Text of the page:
The critical elements in the hardware include the stability of the pedestal on which the huge and heavy 9-metre radar dish is mounted atop a building so that there is no jitter, the radar has a good pointing accuracy and the base does not yield under the large reactionary torque force when the radar comes to a halt; low transmission loss in the radome (in which the radar is housed to prevent damage in severe weather conditions), frequency stability of the transmitter and the permissible pulse forms and PRFs and reliability of the signal processor. With regard to software, it will be in terms of the range of in-built algorithms and the associated range of useful derived products that the system is able to provide.

The indigenous DWR consists of a high-power (one MW) coherent klystron-based transmitter with a pencil beam of 0.95 degree width and a low noise receiver with high dynamic range. The emitted signal shape has very low side lobes. The entire radar is controlled by a single operator using a personal computer-based radar controller. The system is also designed to support the transmission and reception of signals in two orthogonal polarisations. Polarimetric applications enable the determination of the drop size distribution and identification of particle phase and removes uncertainties in rainfall estimates. However, such systems are about to enter operational mode in the U.S. and Europe only now. Hence it is proposed to have polarisation capability only as a retrofit in the indigenous DWR.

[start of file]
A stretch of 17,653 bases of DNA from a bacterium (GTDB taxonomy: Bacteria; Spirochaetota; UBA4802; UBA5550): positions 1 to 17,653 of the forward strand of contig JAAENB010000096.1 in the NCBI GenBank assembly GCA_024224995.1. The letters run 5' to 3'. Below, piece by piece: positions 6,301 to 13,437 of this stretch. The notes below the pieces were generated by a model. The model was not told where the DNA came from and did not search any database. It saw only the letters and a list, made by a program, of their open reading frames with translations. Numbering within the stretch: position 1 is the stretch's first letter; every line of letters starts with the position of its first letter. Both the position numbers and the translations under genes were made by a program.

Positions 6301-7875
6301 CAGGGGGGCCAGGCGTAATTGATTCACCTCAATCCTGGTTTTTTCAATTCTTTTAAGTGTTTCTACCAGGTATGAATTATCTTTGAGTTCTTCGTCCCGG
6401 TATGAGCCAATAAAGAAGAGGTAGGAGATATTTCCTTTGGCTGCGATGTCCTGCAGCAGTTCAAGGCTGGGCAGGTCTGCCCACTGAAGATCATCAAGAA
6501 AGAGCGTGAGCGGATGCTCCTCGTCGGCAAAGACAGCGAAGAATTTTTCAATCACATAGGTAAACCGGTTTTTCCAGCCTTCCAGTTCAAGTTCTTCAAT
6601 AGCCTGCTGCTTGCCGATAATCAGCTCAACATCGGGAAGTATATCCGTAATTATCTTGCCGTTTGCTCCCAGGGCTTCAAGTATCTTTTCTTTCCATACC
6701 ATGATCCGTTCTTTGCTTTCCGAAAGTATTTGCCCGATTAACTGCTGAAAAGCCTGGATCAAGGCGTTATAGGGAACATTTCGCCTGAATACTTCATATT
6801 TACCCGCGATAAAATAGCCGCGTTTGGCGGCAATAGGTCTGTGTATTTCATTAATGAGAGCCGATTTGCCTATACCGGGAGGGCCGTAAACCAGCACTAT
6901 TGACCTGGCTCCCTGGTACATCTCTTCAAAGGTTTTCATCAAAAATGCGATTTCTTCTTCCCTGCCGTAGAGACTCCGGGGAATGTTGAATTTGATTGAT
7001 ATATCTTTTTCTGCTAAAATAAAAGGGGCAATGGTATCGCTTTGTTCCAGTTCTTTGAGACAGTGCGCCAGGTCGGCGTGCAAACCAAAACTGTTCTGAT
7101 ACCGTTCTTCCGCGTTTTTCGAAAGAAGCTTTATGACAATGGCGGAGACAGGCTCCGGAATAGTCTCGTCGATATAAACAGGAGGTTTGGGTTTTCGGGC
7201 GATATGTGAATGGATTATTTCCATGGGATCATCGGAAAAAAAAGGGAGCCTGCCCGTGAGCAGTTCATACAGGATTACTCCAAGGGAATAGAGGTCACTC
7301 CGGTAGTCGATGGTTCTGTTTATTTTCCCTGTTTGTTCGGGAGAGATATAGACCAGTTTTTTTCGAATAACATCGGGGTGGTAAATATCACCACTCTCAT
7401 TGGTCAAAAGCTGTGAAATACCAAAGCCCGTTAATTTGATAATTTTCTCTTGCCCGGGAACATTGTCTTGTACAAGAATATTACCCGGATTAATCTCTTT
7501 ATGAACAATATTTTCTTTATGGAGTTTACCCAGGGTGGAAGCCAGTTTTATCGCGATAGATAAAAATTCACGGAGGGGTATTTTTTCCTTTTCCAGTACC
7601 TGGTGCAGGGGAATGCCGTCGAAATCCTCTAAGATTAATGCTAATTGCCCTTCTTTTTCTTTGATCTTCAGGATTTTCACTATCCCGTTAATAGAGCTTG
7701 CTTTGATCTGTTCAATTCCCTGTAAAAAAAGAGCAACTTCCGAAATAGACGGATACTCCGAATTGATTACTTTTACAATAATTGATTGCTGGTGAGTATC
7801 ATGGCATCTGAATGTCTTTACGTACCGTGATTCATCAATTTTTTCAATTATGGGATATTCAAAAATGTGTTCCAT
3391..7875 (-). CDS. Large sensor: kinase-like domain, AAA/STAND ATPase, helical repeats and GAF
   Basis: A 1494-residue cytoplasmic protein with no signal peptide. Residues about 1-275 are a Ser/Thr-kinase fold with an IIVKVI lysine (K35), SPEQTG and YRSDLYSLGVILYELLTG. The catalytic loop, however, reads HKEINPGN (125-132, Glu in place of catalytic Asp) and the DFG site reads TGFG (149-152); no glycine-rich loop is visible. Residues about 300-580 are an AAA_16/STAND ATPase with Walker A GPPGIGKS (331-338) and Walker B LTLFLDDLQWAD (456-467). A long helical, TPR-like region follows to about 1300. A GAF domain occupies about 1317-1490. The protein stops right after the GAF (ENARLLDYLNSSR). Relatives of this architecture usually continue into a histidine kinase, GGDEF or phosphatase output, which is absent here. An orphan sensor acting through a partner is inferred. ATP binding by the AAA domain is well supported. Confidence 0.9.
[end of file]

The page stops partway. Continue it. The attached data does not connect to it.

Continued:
The other key features of the indigenous DWR include a self-supporting, truncated spherical radome of 12.8 m diameter, with curved sandwich panels. The radome can withstand steady winds of 250 kmph gusting up to 300 kmph and RF power loss through it is stated to be a low 0.2 dB. Its antenna is a prime-focus 9 m parabolic dish made of special-grade aluminium alloy. It has the continuous rotation capability in the azimuth up to 3 rpm and -2 to +90 in elevation, at selectable rates.

A host of organisation and companies were involved in the DWR developmental effort. The National Aerospace Laboratory (NAL), Bangalore, of the Council of Scientific and Industrial Research (CSIR) designed and built the radome. The antenna structure was designed by the Indian Institute of Technology, Madras, and fabricated by Sree Rama Engineering, Hyderabad. The signal feed was designed by the Electronics Research and Development Establishment (LRDE), Bangalore, of the (Defence Research and Development Organisation(DRDO). The transmitter was built by Society for Applied Microwave Electronics and Engineering Research (SAMEER) of the Department of Information Technology, Mumbai, and the receiver by Karnataka TeleElectronics Engineering Ltd (KATEEL), Bangalore. The digital signal processor and data products were developed by ISRO's radar cell and the system integration was done by BEL.